In the mathematical field of linear algebra, an arrowhead matrix is a square matrix containing zeros in all entries except for the first row, first column, and main diagonal, these entries can be any number. In other words, the matrix has the form
Any symmetric permutation of the arrowhead matrix, , where P is a permutation matrix, is a (permuted) arrowhead matrix. Real symmetric arrowhead matrices are used in some algorithms for finding of eigenvalues and eigenvectors.
Let A be a real symmetric (permuted) arrowhead matrix of the form
where is diagonal matrix of order n−1,
is a vector and is a scalar. Let
be the eigenvalue decomposition of A, where is a diagonal matrix whose diagonal elements are the eigenvalues of A, and is an orthonormal matrix whose columns are the corresponding eigenvectors. The following holds:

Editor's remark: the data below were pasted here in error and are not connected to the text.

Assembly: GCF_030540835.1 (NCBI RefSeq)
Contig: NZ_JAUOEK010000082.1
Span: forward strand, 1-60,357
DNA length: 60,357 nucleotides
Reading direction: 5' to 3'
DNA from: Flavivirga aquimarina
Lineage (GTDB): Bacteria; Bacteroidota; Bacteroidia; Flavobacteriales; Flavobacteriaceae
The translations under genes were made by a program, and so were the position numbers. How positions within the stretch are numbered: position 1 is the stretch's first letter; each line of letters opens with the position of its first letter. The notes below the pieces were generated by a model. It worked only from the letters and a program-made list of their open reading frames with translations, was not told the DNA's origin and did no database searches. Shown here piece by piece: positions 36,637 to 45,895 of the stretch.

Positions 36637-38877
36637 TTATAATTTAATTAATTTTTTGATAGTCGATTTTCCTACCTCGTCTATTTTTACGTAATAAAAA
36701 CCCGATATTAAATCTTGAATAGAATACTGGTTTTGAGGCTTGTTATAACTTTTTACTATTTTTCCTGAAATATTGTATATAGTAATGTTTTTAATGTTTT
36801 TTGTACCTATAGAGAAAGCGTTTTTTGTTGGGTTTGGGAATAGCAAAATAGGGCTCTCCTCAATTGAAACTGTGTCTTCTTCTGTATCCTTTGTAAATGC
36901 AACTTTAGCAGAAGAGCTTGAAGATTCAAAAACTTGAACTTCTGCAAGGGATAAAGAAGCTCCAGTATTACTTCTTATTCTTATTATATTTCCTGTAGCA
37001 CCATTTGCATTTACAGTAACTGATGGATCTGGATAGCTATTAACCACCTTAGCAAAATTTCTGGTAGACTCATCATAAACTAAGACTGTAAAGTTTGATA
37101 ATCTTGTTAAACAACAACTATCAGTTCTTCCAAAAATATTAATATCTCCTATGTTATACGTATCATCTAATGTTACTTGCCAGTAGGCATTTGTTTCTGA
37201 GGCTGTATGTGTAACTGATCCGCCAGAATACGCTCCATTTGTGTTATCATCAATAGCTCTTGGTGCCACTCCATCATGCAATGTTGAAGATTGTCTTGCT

Symmetric arrowhead matrices arise in descriptions of radiationless transitions in isolated molecules and oscillators vibrationally coupled with a Fermi liquid.
A symmetric arrowhead matrix is irreducible if for all i and for all . The eigenvalues of an irreducible real symmetric arrowhead matrix are the zeros of the secular equation
which can be, for example, computed by the bisection method. The corresponding eigenvectors are equal to
Direct application of the above formula may yield eigenvectors which are not numerically sufficiently orthogonal. The forward stable algorithm which computes each eigenvalue and each component of the corresponding eigenvector to almost full accuracy is described in. The Julia version of the software is available.
Let A be an irreducible real symmetric arrowhead matrix. If for some i, the inverse is a permuted irreducible real symmetric arrowhead matrix:
If for all i, the inverse is a rank-one modification of a diagonal matrix (diagonal-plus-rank-one matrix or DPR1):